Policy Series: Make America Grey Again?

LOS ANGELES REACTIVE POLLUTANT PROGRAM (LARPP)In July 2017, the Washington Post reported that the new leaders of the Environmental Protection Agency (EPA) were planning on updating the agency’s museum in the Ronald Reagan building in the nation’s capital. Given that the museum had opened just three days before President Donald Trump’s inauguration, the move was transparently based on political motivations rather than on needed maintenance. That the most significant reported change was the replacing of an exhibit about President Barack Obama’s Clean Power Plan (CPP) with a display of coal came as no surprise to anyone who had been following the Trump Administration’s approach to regulating the environment.[1] In particular, the EPA has been at the center of the administration’s position that climate change is probably not a threat and certainly not one that humans can control anyway.

H-Diplo | ISSF POLICY Series
America and the World—2017 and Beyond

Make America Grey Again?

Essay by Kurk Dorsey, University of New Hampshire

Published on 10 August 2017 | issforum.org

Editors: Robert Jervis, Francis Gavin, Joshua Rovner, and Diane Labrosse
Web and Production Editor: George Fujii

Shortlink:  http://tiny.cc/PR-1-5AU
Permalink:  http://issforum.org/roundtables/policy/1-5AU-EPA
PDF URL:  http://issforum.org/ISSF/PDF/Policy-Roundtable-1-5AU.pdf

In July 2017, the Washington Post reported that the new leaders of the Environmental Protection Agency (EPA) were planning on updating the agency’s museum in the Ronald Reagan building in the nation’s capital. Given that the museum had opened just three days before President Donald Trump’s inauguration, the move was transparently based on political motivations rather than on needed maintenance. That the most significant reported change was the replacing of an exhibit about President Barack Obama’s Clean Power Plan (CPP) with a display of coal came as no surprise to anyone who had been following the Trump Administration’s approach to regulating the environment.[1] In particular, the EPA has been at the center of the administration’s position that climate change is probably not a threat and certainly not one that humans can control anyway.

At the most basic level, it appears that none of the high-level officials responsible for environmental matters agrees with the idea that human activity is contributing to climate change. President Trump himself tweeted in 2012 that climate change was a Chinese hoax, and before he announced his candidacy he made many sarcastic remarks about global warming when the weather got cold.[2] More important, he has avoided multiple attempts to pin him down since the election on what he believes about climate change. Scott Pruitt, his choice for Administrator of the EPA, made his reputation as the Attorney General for Oklahoma by repeatedly fighting the Obama Administration, most famously on climate change matters. Ryan Zinke, the Secretary of the Interior, told Congress at his confirmation hearing that humans influence the climate but were not the main drivers of climate change, a position reflected by his fellow nominees, such as Secretary of State, and former ExxonMobil Chief Executive Officer, Rex Tillerson.[3] In their view, larger natural forces are at work that humans cannot possibly override.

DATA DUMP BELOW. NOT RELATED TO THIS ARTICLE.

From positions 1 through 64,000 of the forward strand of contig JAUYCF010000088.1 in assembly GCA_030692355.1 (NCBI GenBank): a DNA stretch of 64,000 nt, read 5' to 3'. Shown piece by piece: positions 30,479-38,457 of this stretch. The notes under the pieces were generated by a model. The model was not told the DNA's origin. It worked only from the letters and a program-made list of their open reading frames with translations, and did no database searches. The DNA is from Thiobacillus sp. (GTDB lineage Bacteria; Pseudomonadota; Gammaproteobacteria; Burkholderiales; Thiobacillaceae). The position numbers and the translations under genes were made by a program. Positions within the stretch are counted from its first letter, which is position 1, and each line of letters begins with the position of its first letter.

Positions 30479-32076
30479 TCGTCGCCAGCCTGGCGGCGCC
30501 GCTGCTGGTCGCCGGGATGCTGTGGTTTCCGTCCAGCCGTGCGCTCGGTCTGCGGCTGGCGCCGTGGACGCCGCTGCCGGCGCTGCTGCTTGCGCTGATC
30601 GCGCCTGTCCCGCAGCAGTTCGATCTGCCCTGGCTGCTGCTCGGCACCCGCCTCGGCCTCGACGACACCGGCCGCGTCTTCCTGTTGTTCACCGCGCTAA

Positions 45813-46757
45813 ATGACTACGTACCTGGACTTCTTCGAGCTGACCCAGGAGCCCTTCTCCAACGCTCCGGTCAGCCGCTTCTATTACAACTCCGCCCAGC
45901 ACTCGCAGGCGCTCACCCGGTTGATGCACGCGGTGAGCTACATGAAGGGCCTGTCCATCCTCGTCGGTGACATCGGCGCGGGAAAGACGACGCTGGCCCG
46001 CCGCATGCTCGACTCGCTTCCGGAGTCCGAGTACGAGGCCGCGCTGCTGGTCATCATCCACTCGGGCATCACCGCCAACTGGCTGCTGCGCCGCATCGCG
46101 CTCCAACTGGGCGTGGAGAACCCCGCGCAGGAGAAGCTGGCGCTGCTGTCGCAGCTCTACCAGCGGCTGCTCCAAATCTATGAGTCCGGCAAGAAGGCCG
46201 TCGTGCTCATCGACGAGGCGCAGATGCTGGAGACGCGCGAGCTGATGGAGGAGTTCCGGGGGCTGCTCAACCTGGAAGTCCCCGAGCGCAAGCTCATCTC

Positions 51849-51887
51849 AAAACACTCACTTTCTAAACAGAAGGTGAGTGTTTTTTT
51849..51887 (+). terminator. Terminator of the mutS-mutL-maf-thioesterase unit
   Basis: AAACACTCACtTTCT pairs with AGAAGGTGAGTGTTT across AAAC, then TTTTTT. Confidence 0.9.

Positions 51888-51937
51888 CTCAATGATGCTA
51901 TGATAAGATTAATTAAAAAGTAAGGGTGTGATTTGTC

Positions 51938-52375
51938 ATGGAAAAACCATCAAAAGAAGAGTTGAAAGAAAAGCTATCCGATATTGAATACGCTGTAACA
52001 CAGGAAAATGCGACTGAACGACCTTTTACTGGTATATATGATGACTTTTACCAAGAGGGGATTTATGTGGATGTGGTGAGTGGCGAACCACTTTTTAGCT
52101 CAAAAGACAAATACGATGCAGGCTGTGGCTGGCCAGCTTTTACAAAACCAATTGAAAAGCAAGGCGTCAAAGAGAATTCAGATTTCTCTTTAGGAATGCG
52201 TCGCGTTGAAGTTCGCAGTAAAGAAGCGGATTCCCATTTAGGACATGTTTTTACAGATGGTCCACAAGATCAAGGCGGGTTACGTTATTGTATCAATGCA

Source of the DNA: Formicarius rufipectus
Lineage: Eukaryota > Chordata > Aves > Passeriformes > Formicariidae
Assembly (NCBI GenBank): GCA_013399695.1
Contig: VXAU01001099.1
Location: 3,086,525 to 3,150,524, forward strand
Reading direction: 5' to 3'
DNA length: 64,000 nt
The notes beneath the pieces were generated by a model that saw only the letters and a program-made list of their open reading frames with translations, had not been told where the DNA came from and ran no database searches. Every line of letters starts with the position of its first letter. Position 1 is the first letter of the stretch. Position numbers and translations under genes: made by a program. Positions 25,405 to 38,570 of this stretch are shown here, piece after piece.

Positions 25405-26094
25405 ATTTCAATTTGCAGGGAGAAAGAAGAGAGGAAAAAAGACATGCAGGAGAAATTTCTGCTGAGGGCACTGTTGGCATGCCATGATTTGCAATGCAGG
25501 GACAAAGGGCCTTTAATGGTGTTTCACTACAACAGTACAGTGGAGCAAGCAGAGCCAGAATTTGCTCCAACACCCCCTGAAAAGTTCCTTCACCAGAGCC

With this skepticism in high places, it is no surprise that one of the few issues that Trump has attacked vigorously is federal efforts to reduce greenhouse gas emissions. During the campaign, Trump promised both to reduce the EPA to “tidbits” in the effort to ease the regulatory burden on businesses and also to ensure that Americans had clean water and clean air.[4] Since Pruitt has taken over the EPA, he has launched efforts to roll back Obama’s Clean Power Plan (CPP), as well as Obama’s expansion of clean water rules, emphasizing that EPA should be focusing on “common sense” policies that make it easier for farmers and other producers to predict their regulatory burdens. On the webpage announcing the executive order rolling back the CPP, the EPA makes a bold statement: “Implementation of the order will protect thousands of jobs and strengthen energy security, while also ensuring that our policies provide clean air and clean water for all of our citizens.” It also emphasizes that under Pruitt the EPA has started a “back-to-basics” program of protecting the environment, having “sensible regulations that allow Economic growth,” and engaging with state and local governments.[5] By contrast, Gina McCarthy, the previous administrator, had the following as her statement of principles: “Cleaning up our communities and taking action on climate change are among our priorities.”[6]